Archaeologists unearth tiny Torah pointer in ruins of Lithuanian synagogue

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Archaeologists unearth tiny Torah pointer in ruins of Lithuanian synagogue

The Great Synagogue of Vilna had been destroyed by the Nazis and bulldozed by the Soviets

Michael Daventry is Jewish News’s foreign and broadcast editor

Archaeologists sifting through soil in the ruins of a Lithuanian synagogue destroyed by the Nazis have found a tiny pointer used in Torah scroll readings.

The silver Yad was found by a team led by the Israel Antiquities Authority, which is conducting an excavation and restoration project at the Great Synagogue of Vilna.

It was found in front of the remains of the Torah ark that was uncovered during this year’s excavation season.

“The recent discovery of magnificent parts of the Great Synagogue shows the potential for further excavation of the site in anticipation of the exciting possibility of displaying the remains of the future,” said Eli Eskozido, director of the Israel Antiquities Authority.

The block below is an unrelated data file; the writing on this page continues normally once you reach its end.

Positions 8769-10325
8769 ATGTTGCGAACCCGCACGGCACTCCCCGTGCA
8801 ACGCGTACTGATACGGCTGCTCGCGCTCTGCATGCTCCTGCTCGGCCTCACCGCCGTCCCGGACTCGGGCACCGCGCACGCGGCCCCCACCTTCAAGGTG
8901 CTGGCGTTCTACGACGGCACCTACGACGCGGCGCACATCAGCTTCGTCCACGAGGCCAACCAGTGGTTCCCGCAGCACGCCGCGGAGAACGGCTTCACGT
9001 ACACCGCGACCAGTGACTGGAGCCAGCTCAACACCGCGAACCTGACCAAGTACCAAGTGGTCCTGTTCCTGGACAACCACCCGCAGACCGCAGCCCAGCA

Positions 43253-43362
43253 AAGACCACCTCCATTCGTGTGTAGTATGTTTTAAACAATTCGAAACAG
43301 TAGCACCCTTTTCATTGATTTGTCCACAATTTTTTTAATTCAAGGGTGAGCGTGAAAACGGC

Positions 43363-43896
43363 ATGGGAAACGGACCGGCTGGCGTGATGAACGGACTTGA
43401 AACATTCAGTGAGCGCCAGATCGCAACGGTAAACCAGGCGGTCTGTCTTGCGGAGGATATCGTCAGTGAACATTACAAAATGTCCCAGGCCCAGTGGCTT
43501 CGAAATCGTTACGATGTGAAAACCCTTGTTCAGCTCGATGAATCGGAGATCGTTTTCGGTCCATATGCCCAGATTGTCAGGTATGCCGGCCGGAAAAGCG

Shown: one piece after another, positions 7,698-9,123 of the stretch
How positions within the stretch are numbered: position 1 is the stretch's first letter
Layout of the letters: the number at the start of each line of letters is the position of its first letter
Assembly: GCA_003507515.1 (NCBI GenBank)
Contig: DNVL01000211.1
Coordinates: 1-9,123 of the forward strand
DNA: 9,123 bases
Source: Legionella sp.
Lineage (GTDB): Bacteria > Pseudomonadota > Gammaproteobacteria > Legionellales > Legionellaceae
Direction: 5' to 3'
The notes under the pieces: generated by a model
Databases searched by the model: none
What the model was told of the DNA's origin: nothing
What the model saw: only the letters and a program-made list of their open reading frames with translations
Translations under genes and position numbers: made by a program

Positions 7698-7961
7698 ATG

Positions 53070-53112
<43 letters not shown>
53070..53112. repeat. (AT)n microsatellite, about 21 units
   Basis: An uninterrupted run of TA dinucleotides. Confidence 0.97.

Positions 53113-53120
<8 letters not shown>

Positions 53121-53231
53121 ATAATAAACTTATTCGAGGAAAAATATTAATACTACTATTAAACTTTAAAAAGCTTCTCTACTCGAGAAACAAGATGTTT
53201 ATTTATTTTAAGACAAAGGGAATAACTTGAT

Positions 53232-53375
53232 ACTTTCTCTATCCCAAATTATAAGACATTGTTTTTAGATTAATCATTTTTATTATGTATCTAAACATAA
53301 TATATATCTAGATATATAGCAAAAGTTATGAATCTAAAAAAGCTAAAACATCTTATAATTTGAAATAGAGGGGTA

The complex formed the heart of Jewish life in Vilnius, containing 12 synagogues, ritual baths and a library, among other facilities.

It was pillaged and destroyed in the Nazi occupation of Vilnius during the Second World War, when the city was part of Poland.

But it was rebuilt after the city became part of Lithuania after the war. In the mid-1950s, Soviet authorities bulldozed the remains and built a school on the site.

An excavation and restoration project was launched by the Lithuanian government in 2011.

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